During the COVID-19 pandemic, Canada and the U.S. have worked together to keep North Americans safe. We have teamed up on treatments, trials, and testing; ensured production of personal protective equipment and other critical supplies; kept shelves stocked; and dealt with shortages of essential and critical care medications.
Even before COVID-19, Canadians and Americans on both sides of the border worried about medication shortages and rising costs.
A recent Mankato, Minnesota, Free Press editorial published in the News Tribune on March 1 suggested that importing prescription drugs from Canada is a solution to high prescription medication costs for Minnesotans (Other View: “Allow prescription imports from Canada”).
Unfortunately, Canada is not the solution.
I urge Minnesotans to consider that Canada’s drug market, while safe and secure, is too small to meet the demand of both American and Canadian consumers. Canada’s population is 37 million people while the United States’ population is 329 million. As such, Canada represents only 2% of the global pharmaceutical market while the U.S. accounts for 44%. In 2018, Canadian pharmacies filled 699 million prescriptions, compared to more than 4.2 billion in that same year in the U.S.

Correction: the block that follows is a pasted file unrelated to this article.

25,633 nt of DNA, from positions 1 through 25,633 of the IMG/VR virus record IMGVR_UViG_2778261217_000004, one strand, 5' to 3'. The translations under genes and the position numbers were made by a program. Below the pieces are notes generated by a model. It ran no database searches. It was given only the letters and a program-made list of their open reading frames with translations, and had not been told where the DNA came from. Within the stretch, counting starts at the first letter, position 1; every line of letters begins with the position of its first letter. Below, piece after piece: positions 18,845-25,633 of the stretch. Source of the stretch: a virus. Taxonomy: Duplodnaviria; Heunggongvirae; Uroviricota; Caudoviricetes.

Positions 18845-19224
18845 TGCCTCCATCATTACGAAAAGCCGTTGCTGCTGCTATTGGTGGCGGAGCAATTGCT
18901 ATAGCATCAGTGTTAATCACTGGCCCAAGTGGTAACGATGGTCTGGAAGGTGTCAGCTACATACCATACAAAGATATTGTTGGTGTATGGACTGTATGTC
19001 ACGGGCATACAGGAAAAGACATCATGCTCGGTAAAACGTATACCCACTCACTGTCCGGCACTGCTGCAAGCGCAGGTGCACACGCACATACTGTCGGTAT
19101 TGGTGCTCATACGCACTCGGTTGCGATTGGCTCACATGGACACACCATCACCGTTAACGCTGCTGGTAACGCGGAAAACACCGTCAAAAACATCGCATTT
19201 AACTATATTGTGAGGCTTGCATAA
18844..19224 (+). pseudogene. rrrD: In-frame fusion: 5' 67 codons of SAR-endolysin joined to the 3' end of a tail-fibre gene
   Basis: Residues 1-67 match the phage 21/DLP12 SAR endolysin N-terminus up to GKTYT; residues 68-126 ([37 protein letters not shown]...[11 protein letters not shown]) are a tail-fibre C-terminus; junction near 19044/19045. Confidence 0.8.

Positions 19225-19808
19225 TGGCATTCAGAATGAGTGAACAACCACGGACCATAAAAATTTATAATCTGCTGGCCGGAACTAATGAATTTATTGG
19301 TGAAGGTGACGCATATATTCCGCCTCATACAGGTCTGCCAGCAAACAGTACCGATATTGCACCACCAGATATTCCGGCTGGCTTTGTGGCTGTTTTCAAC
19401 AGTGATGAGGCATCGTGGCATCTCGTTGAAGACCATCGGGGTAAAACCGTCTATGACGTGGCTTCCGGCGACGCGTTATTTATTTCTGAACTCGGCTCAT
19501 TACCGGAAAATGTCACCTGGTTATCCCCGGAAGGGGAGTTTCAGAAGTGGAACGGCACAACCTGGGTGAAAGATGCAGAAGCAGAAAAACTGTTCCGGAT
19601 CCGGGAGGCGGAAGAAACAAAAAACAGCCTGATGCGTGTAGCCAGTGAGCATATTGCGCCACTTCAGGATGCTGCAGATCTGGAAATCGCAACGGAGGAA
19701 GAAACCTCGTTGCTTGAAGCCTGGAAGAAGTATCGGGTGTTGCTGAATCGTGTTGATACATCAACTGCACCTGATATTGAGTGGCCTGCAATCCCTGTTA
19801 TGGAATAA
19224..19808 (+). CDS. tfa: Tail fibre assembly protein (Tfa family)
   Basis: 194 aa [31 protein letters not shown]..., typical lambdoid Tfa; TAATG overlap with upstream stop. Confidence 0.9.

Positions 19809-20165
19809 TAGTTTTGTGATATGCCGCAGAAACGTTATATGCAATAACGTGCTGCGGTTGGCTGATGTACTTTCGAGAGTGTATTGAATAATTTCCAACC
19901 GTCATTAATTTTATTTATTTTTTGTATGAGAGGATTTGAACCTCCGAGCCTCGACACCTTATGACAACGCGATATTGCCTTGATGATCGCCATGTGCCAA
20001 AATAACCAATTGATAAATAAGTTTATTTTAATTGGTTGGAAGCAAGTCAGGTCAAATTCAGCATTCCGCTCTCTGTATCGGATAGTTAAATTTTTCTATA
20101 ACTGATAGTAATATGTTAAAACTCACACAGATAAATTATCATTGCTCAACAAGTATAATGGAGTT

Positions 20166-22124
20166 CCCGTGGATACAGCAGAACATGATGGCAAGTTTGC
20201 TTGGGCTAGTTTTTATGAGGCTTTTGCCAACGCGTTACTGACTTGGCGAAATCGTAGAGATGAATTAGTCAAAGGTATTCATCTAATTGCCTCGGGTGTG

Also, the Canadian prescription drug market relies heavily on external products and cannot readily expand production to meet both Canadian and U.S. demand. Canada imports approximately 70% of its prescription drugs. Of the drugs produced domestically, roughly 90% of their components are imported.
Drug shortages are a growing global problem. Almost half of all prescription drugs marketed in Canada have experienced at least one shortage, and 10% to 15% of these drugs are in shortage at any given time.
The government of Canada is committed to safeguarding the Canadian drug supply and ensuring Canadians have access to the medications they need. As of November, certain drugs intended for the Canadian market are prohibited from being distributed for consumption anywhere outside of Canada if that sale could cause or worsen a drug shortage within Canada.
Canada has established mechanisms to help set prescription drug prices, ensuring that costs are reasonable for those who need them.
I would be pleased to share more information with members of Congress and state legislators on how prices are set in Canada, and I invite them to reach out to my office any time.
Canada is not the solution.
Ariel Delouya is consul general of Canada to Minnesota and four other states. He is based in Minneapolis. To read more about Canada-U.S. cooperation in the age of COVID-19, visit connect2canada.com/?s=COVID-19.